No Suspects Charged in 91% of Crimes
No Suspects Charged in 91% of Crimes
New data indicates that 91% of crimes in England and Wales are going unpunished. Only 9% of crimes recorded in the twelve months to March resulted in suspects being charged or summonsed, according to figures published by the government.
Just 443,000 crimes out of 4.6m offences reported led to a charge or summons, constituting the lowest crime detection rate in three years. The statistics from the Home Office show that nearly half of all cases (48%) over the twelve-month period were closed by police, because no suspect could be identified. In one in five instances meanwhile, the case went unresolved because the victim of the crime did not support action – usually meaning that they did not want to take the case through the courts.
Victim reluctance to have a case continued into the courts was the reason for unresolved investigations in 34% of rape cases. 95% of all sexual offences – and 97% of rape cases – ended with no charges being made.
Crime rate up by 11% as ONS notes ‘stabilising’ in long-term declining trend
The revelations about shortfalls in crime detection come as the rate of crime across the UK continues to rise.
The Office for National Statistics reported an 11% increase in crimes recorded by the police between March 2017 and March 2018. In addition, serious crimes in particular have surged, with sexual offences up 24% from last year and the number of recorded homicides increasing for the fourth year running, up 12%. Knife crimes increased by 16% and gun offences were also up.
Such cases weigh particularly heavily on the police force’s growing case load due to their complexity, with rape investigations taking an average of 129 days to resolve, compared with just 2 days for instances of theft or criminal damage.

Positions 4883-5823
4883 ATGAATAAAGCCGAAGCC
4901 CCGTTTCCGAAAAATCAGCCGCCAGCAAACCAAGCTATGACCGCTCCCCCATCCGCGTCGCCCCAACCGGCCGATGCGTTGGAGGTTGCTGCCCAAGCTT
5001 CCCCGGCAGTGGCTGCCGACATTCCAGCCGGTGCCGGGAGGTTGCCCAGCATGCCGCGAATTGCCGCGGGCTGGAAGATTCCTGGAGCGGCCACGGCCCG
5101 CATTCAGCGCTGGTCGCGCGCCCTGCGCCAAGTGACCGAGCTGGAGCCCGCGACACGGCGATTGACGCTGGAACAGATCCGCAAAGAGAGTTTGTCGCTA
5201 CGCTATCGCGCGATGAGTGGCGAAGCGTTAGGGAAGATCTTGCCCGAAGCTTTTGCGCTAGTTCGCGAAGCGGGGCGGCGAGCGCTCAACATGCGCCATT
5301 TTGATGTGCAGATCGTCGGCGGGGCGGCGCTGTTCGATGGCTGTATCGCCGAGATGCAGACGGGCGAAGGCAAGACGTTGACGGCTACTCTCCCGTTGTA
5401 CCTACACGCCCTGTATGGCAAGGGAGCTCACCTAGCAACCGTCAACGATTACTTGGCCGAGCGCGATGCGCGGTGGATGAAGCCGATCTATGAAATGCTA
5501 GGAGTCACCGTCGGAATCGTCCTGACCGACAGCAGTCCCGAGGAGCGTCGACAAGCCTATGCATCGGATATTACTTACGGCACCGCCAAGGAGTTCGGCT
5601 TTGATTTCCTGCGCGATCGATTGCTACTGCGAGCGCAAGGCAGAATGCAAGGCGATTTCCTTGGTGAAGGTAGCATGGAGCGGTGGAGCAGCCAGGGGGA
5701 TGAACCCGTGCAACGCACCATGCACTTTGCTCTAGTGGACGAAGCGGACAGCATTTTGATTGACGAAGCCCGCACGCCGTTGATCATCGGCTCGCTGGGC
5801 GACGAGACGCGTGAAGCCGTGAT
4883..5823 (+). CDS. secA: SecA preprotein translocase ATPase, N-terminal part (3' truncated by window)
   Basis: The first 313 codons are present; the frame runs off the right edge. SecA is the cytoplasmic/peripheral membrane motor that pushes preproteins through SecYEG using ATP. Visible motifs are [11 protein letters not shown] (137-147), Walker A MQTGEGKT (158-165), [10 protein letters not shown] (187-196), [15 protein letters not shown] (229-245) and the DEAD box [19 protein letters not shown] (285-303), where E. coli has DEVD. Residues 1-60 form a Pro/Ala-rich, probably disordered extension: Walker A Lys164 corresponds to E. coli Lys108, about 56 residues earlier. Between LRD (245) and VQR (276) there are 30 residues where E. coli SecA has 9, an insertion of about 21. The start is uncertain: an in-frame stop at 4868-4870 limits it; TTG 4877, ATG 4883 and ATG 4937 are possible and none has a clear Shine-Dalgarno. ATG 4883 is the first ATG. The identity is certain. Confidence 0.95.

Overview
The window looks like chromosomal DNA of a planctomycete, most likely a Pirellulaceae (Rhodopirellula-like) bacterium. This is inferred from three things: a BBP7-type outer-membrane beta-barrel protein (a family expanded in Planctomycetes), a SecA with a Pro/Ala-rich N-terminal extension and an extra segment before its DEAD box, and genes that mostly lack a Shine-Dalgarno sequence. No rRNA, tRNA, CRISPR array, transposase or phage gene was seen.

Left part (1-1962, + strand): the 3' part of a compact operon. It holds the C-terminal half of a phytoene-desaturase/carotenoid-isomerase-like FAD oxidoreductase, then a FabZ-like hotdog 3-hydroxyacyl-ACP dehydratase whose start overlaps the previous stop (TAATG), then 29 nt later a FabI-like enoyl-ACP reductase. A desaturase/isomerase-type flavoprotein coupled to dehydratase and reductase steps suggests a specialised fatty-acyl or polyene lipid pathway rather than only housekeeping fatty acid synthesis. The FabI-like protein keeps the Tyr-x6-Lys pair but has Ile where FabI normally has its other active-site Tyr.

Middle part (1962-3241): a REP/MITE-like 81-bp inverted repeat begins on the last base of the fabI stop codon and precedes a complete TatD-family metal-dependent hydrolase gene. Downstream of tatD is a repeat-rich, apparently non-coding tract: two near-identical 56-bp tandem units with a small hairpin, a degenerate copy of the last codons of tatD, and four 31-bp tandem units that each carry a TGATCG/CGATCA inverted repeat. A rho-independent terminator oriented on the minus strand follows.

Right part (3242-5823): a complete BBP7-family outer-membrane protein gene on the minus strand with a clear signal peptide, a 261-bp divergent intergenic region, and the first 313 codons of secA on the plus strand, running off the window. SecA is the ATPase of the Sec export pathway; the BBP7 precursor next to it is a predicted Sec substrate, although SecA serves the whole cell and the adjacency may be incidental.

The ONS surmised that the figures represented a “stabilising” of crime figures, after “decades” of decline in crime.
Spokesperson Caroline Youell said that the figures pointed to a “fairly stable” picture of crime rates overall, admitting “increases in some lower-volume ‘high-harm offences'” but adding that it was “too early to say if this is a change to the long-term declining trend.”
However, others say that the combination of less successful detection and rising crime rates represents a real danger for the nation’s criminal justice system.
Police Federation official Che Donald stated that law enforcement was “sleepwalking into a nightmare,” adding that the nation’s policing performance was “on the critical list.”
Justice Secretary seeks longer prison sentences to tackle re-offending
Some, including the police, blame the lack of resolved crimes on cuts to the police force, with the number of police officers falling to its lowest level in decades last year. The Inspectorate of Constabulary points to a national shortage in detectives and the continuing decline of police officers since 2010 as reasons for the high number of criminal offences going undetected.
Justice Secretary David Gauke however is set to focus not on boosting police numbers but on improvements to the prison system, focusing on tackling the levels of re-offending.
Writing in the Daily Telegraph, Mr Gauke stated that those successfully convicted of crimes require a “hope[ful]”, rehabilitative structure to their time in prison, to cut down on instances of re-offenders. Part of this policy would involve a move towards longer sentences, with Mr Gauke calling the prevalence of short sentences “disruptive for the offenders…and disruptive to prisons.”
At present, 60% of those who serve shorter sentences go on to re-offend.
Prison reform group the Howard League for Penal Reform called Mr Gauke’s statement “politically brave but absolutely right,” adding that recent policies “starving prisons of resources” have “fed more crime and led to record levels of violence.”
Andrew Neilson, of the campaign group, stated: “Bold but sensible steps to ease pressure on prisons will make people safer, not only in the jails themselves but also in the community.”
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